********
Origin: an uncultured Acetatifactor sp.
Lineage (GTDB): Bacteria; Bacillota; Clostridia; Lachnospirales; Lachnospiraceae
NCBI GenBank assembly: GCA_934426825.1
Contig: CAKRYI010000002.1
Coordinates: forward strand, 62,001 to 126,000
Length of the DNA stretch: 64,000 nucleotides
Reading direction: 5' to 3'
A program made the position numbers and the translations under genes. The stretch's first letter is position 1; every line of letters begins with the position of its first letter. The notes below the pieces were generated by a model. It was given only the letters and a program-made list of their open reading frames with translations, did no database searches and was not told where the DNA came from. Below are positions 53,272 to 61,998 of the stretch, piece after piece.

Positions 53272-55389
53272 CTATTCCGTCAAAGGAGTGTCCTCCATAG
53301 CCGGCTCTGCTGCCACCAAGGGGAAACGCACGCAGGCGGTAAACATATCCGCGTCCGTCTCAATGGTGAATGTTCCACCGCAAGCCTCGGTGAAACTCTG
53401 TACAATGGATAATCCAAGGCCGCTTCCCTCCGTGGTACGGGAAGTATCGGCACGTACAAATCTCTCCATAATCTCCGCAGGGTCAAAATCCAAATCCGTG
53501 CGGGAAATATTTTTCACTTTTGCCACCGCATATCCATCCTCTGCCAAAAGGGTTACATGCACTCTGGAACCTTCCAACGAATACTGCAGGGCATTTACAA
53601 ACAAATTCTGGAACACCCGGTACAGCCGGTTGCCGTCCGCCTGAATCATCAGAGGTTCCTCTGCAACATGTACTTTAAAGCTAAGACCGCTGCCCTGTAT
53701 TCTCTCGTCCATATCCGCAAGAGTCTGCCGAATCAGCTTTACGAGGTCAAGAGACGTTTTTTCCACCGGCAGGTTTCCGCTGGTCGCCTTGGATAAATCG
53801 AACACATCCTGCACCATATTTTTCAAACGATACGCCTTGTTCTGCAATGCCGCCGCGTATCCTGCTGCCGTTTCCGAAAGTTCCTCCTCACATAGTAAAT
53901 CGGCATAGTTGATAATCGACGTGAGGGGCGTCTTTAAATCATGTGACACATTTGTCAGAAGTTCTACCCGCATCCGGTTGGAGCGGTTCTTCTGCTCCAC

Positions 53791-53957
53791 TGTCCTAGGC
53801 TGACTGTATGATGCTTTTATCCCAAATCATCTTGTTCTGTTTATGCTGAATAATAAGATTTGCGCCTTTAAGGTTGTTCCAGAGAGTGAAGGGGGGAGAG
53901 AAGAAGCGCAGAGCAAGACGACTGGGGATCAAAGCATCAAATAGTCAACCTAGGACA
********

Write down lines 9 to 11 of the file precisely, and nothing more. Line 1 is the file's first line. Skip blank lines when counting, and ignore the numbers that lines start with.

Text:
Positions 53272-55389
53272 CTATTCCGTCAAAGGAGTGTCCTCCATAG
53301 CCGGCTCTGCTGCCACCAAGGGGAAACGCACGCAGGCGGTAAACATATCCGCGTCCGTCTCAATGGTGAATGTTCCACCGCAAGCCTCGGTGAAACTCTG